Which was one of the reasons why I liked the idea for Budweiser's "real American heroes
campaign when it emerged last year. The term was ripe for subversion, and by undercutting it DDB Chicago was opening up a rich vein for parody - the ludicrous pomposity with which Americans view their lives.
Unfortunately, the follow-up to the hugely successful "whassup?
has failed to live up to its potential for two reasons. One of these was beyond the agency's control. The other is not.
The original title for the campaign never had a chance of surviving the creative nervousness that followed 11 September. The genuinely heroic sacrifices made by firefighters and police officers that day restored real meaning to the word - and surrounded it with incredible sensitivity in the US. Budweiser first pulled the ads and then cobbled together an alternative strapline: "Real men of genius.
The trouble is that this phrase doesn't fit the characters parodied - "really bad toupee wearers" aren't men of genius, even in an ironic sense, and so the humour feels strained from the start. Worse, removing the word "American
from the line takes much of the edge from the original idea. It makes this less of an exercise in taking the piss out of the Yanks and more a general comment on human nature which just happens to feature American performers.
This is all the more of a pity, since by strongly yet ironically identifying Bud with the US, the campaign threatened to break down the disconnect that's recently opened up in Anheuser-Busch's advertising. The company knows its American heritage is one of its biggest selling points in markets such as the UK - so continues to run cheesy images of Midwestern shire horses and cornfields alongside more youth credible stuff such as "whassup?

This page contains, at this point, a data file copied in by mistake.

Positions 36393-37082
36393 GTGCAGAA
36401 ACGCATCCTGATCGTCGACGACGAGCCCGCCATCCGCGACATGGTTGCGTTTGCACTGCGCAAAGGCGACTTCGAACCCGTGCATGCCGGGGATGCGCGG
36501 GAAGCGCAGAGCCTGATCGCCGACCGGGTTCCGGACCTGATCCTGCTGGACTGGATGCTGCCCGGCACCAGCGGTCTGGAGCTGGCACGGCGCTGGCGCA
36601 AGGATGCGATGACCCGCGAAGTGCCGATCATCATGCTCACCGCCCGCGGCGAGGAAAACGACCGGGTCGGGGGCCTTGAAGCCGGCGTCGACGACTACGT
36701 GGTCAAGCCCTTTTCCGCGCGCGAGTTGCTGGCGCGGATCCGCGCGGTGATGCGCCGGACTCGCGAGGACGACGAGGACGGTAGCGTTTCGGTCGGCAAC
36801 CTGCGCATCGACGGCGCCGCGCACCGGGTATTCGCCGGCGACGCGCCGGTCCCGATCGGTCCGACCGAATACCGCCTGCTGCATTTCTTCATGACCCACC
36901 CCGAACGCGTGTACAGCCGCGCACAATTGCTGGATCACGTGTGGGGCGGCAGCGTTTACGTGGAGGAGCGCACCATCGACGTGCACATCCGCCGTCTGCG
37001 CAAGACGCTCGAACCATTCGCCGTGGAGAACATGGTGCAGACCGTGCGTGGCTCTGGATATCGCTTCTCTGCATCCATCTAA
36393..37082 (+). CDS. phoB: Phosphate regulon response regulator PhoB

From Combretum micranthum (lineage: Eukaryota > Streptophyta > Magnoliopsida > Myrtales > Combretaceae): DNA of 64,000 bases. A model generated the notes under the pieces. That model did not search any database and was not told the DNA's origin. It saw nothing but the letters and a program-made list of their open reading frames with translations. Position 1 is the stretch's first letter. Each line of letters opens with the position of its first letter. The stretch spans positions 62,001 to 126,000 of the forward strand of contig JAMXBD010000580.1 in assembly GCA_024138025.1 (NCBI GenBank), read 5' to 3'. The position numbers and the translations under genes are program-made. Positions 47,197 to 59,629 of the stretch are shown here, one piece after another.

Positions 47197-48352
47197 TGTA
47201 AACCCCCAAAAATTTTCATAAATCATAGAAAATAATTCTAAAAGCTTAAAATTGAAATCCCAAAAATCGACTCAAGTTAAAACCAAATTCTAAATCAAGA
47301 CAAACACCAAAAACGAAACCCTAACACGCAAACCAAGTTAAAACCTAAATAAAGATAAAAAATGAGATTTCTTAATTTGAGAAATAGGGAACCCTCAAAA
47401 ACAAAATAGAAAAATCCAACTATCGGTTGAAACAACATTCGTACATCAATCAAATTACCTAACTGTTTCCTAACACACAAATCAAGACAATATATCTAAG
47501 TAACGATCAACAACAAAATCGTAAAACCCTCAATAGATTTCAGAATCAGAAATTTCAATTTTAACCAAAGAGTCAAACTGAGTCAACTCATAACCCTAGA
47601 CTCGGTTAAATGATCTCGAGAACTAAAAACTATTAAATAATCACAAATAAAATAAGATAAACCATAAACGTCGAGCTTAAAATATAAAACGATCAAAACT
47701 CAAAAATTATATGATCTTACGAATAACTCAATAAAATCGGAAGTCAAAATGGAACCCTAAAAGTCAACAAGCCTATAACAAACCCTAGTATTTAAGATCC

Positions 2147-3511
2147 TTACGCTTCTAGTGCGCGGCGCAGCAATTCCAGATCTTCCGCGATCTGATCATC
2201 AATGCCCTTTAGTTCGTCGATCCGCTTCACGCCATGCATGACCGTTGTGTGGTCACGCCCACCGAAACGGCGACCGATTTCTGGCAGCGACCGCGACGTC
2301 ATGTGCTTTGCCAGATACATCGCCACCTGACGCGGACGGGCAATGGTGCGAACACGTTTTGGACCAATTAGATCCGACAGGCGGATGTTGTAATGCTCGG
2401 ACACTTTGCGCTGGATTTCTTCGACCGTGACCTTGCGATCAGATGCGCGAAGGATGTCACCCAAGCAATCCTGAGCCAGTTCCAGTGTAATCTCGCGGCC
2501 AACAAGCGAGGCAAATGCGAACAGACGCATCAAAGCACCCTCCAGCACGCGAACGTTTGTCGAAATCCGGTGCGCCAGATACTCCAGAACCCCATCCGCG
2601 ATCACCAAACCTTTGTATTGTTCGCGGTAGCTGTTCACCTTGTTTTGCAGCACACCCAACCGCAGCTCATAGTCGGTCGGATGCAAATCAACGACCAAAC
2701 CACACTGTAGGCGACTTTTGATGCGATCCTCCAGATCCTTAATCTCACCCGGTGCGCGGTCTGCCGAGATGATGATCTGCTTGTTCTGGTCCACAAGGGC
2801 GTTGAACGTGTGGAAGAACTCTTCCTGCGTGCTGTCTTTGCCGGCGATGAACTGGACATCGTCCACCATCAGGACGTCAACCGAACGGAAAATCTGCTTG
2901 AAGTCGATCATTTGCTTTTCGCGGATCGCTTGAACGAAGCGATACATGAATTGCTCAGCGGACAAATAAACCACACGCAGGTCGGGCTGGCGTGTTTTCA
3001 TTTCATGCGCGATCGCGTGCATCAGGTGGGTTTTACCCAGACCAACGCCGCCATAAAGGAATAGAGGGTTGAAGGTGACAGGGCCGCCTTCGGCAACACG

and "lizards". Done well, "heroes
could have successfully married the two strands.
But it's not done well enough - and this can't solely be put down to the enforced changes. In terms of subject matter, the campaign has thus far shied away from the challenge that it's set itself. For whatever reason it doesn't have the nerve to go for America's jugular and so it stays away from stereotypes that are truly emblematic of Bud's country of origin and serves up soft alternatives. Toupee wearers are a safe, unoffensive, global target and nudist colony organisers are too obscure to be effectively parodied. In the UK, where steel-tipped satire is part of the cultural fabric, such half-hearted measures just don't cut it with an audience.
The skill with which the ad has been put together only underlines the missed opportunity. The script for the toupee tribute has some fantastic moments ("It couldn't look phonier with a chin strap"), the singer enunciates the words with hilarious intensity and the backing singers crooning "is it on straight?
at the end is a nice touch. The execution is the work of some real men, or women, of advertising genius but since it's in the service of a creative idea that's lost its nerve, the impact is diluted. There's enough to keep folks entertained, but not to grab their attention the way Budweiser's last two campaigns did.